During the drive to Canobie Lake, I acted and felt just like a little kid. “How much farther is it?” I kept asking my husband. “Are we almost there yet?”

After what seemed like ten hours (actually, is was 48.5 minutes), we finally pulled into the parking lot of the amusement park. The place was mobbed. “It’s a Monday night, for cryin’ out loud,” my husband said as he drove up and down each row, trying to find a parking spot. “It’s not supposed to be this crowded!”

“Well, maybe it’s crowded because everyone came here, just like us, thinking it wouldn’t be crowded!”

We finally parked the car and walked to the entrance. The admission price was $25 per person, but seeing we’d arrived after 5 p.m., it dropped to $16. We paid for our tickets, got our hands stamped and then entered the park.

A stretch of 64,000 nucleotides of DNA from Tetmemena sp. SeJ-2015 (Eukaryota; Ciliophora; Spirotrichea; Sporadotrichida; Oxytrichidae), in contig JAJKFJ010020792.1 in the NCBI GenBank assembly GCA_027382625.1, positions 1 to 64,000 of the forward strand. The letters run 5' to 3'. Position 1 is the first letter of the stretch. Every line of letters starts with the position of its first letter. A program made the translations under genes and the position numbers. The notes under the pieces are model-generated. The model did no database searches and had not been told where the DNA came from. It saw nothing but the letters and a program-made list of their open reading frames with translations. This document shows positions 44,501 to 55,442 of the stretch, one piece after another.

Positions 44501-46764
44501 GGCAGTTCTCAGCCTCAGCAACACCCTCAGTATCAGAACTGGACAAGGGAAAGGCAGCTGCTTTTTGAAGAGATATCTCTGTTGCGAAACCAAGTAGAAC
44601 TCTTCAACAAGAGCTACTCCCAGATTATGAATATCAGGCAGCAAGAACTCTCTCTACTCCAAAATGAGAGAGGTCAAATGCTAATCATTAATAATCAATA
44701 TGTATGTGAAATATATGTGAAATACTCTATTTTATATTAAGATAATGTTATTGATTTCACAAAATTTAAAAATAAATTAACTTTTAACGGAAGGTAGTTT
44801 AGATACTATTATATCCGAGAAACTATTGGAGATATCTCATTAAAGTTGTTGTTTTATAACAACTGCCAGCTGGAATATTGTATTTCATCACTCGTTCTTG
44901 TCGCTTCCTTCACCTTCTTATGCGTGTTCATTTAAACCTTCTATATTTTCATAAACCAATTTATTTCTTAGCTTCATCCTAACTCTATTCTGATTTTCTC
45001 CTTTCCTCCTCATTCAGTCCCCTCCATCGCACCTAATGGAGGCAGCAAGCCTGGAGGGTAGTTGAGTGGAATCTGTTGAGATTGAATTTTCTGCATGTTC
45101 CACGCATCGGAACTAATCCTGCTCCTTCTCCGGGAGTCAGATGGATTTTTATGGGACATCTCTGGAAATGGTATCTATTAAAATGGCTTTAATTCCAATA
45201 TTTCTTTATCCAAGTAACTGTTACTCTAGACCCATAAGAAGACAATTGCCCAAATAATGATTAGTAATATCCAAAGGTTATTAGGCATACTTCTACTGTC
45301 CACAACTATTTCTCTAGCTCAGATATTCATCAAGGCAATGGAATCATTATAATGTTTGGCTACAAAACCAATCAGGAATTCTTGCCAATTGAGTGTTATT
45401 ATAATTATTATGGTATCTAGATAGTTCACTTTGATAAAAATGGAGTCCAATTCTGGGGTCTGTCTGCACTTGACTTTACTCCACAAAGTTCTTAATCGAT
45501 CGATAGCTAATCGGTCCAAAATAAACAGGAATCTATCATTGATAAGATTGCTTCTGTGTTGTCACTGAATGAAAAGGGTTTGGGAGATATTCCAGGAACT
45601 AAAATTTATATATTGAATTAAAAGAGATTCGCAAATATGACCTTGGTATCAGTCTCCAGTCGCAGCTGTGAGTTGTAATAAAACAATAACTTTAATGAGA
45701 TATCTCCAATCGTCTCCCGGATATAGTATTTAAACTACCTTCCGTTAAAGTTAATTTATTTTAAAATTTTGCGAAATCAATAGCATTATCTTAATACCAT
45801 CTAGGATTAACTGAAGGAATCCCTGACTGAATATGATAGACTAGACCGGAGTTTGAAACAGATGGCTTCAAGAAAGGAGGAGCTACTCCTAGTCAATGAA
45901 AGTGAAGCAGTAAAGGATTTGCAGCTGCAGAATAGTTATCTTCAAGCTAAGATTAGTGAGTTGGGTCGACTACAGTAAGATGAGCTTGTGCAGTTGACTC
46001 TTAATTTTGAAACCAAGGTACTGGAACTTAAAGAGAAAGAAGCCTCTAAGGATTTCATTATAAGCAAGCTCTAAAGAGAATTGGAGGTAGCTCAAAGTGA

Immediately, I was a kid again. I darted off, leaving my husband, who walks at a top speed of about one-eighth mile per hour, in the dust as I rushed from ride to ride, trying to decide which one I wanted to go on first. The park had added so many new ones since I’d last been there back in the early 1980s, I was awe-stricken.

“Well, you have fun,” my husband said between wheezes when he finally caught up with me. “I’m going to sit right here on this bench while you go on the rides. If you need me, this is where you’ll find me.”

I just stared at him. “You’re not going to go on even one ride?”

He shook his head. “Nope, my stomach can’t handle that stuff any more.”

“Not even the train or the Ferris wheel?” I asked, not really relishing the idea of having to be Sally Solo on all of the rides. “Those aren’t too vomitocious. Besides that, you didn’t pay $16 just to sit on a bench all night!”